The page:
And so our sense of aesthetic, what is a beautiful hair is already taken shape. In African cinema my whole longing was to go to these old black filmmakers of (_____________) to sit around them, and then hear them talk about their movies, what they tried, what failed, what succeeded. Because that's how I was told about how they met and (Walgadugu) started the (Festbachle) film festival. When I began to go into the (Festbachle) festival it was French controlled festival. The new, young (I'm not young but the group that is in my age bracket, are all just desperate filmmakers, young, desperate filmmakers). It is an amazing thing to see a French cultural minister woman walk into a place and see African filmmakers just lose their whole sense of human dignity. Maybe it's the Ethiopian in me, I just feel, what kind of cultural output is going to come from a dehumanized person who has no pride, who's not fighting. What kind of cultural outputs are coming out.

To me, I see this crops of new, young filmmakers from Africa are just living up to the expectation of Europe's assignment, subconsciously or consciously. Now, the tragic aspect of it is that, economically speaking none of these African films have a reciprocal business relationship in Europe. Outside some (___________) film in distribution, most African filmmakers are not distributed. They are usually cannibally consumed in festivals and universities and cultural events presented as exotic side dish, not the steak. You see the little leaf that comes with the steak in these restaurants in American. That's how African films are presented. The don't return any economic benefit to actors, to directors, so they would at least come back and make the postponed story come out alive.

Even from a business perspective, I'm the last person to talk about business, but just the common sense of it, it is mind boggling to just prepare a work in cotton fields, make all the African actors under paid. To begin with we are under paying each other, using each others movie houses. Bribing every customs officer. Unpaying ourselves. Most African filmmakers have no salary. They finish this movie, it goes to Europe and America, it doesn't bring a dollar back. It's so new old colonial in cultural transaction it is unacceptable. But people do it.


Beyond names being mentioned and studied, it has no concrete reciprocal relationship with African cinema in Africa. Now, for me, African cinema for me has always been divided in two for me. One is, I think African cinema is innovative when you think about (___________), (__________) and (________________), I feel that is innovative cinema for me. That is that initiated me. Those are the cinemas that I saw as a student and was really impressed by. Then you have other kinds of cinemas. Cinemas that are reflexes of programmed new old colonial command post. Knee jerk cinema that comes out to just imitate, not innovate, but imitate cinema. In the way cinema has been in the West, even then, doing it mediocrely. And, within that context is also the exotic, or exoticization of African culture. Just depending and alienating everybody.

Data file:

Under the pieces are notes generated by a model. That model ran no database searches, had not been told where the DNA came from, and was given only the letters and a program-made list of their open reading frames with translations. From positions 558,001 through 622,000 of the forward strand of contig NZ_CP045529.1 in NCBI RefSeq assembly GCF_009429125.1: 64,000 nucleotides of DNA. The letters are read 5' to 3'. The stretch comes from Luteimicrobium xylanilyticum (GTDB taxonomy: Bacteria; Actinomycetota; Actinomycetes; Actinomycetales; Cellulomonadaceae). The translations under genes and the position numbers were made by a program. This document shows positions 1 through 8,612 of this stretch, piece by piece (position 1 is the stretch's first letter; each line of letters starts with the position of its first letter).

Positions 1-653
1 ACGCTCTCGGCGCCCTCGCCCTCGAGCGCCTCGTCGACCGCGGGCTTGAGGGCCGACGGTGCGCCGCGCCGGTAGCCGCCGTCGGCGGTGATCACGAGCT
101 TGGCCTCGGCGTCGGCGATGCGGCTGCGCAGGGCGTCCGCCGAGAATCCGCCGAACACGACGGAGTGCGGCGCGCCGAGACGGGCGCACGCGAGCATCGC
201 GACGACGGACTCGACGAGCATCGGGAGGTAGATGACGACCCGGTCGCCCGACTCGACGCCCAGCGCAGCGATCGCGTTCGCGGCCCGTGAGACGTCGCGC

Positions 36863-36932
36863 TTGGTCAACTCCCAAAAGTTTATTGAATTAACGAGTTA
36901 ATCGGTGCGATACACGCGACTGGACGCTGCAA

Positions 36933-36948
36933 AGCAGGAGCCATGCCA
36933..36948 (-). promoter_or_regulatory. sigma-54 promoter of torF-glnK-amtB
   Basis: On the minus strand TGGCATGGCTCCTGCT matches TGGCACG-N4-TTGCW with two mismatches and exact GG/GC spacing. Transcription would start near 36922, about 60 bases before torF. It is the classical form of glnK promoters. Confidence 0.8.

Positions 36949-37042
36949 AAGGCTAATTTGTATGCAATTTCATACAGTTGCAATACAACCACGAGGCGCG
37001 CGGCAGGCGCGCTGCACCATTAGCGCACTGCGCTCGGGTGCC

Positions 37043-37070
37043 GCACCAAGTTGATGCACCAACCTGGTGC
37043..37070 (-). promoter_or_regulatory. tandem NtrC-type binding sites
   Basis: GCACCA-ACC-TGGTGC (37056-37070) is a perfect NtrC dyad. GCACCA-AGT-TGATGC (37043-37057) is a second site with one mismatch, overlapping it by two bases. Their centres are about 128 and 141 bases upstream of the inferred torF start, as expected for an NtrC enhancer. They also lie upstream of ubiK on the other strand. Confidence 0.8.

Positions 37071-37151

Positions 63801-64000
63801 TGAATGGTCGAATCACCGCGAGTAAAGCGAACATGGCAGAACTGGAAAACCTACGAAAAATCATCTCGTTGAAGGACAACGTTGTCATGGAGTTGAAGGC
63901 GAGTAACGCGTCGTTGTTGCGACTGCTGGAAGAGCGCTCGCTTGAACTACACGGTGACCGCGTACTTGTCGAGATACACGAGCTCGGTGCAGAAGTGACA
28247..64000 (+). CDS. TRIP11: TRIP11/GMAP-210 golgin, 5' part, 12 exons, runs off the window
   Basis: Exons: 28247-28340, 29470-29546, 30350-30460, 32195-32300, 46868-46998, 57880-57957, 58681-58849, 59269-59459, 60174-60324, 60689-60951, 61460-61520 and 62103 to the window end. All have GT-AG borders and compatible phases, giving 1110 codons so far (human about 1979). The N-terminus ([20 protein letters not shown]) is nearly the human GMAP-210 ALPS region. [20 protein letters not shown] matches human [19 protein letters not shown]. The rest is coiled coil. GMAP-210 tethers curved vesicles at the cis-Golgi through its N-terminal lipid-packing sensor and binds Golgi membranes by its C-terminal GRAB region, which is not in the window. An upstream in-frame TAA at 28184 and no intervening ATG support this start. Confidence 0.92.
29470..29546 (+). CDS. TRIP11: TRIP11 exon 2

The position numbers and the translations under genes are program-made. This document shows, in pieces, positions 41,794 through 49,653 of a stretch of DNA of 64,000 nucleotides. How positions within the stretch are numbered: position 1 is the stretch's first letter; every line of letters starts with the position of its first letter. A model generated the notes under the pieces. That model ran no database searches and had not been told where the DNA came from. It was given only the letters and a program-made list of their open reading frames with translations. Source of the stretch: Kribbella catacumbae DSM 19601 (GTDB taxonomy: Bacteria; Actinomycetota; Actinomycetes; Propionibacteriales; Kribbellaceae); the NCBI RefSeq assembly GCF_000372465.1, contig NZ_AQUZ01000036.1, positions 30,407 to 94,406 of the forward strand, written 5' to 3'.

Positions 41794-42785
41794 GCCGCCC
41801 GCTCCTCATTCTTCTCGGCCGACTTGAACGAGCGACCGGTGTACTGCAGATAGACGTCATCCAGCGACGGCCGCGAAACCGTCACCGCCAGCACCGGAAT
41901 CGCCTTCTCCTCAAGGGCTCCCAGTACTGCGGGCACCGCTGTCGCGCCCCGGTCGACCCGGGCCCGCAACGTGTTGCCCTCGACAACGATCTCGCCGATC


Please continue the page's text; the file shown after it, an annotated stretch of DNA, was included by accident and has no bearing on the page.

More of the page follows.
I've sat with filmmakers with Tokyo to India, if there is a criticism, which I feel is constructive and it helps filmmakers improve, most of the young African filmmakers have cultural justification of saying, "you didn't understand my culture. You've missed the point. You missed the allegory. You missed the symbolism. The metaphor." And we do claim a great deal, concepts does not exist in the actual work. And we always do have also, patronizing colonial sponsorships. To coin exotic concepts endorsing our deficiency, which in return, decapitates the development of African cinema. Because, unchallenged cinema becomes like Hollywood. Hollywood is the most unchallenged cinema. ...it has now reached the stage where the audience and Hollywood are just complimentary, by and large. Outside those who have defected and don't go to movies at all.

What I know across America is that most people say, "I don't go to movies no more." But then there's this very attached breast fed whole population that has reciprocal relationship of all this triteness. Coexists finally, and it's very hard to criticize it, you can killed in some places, and I hope it wouldn't happen here, but I've been in situations where people will take it actually as you just have cursed their mother or father. To just attack any of this foster parents that are foster cultural diets and parents that have been coming through the pipeline of Hollywood.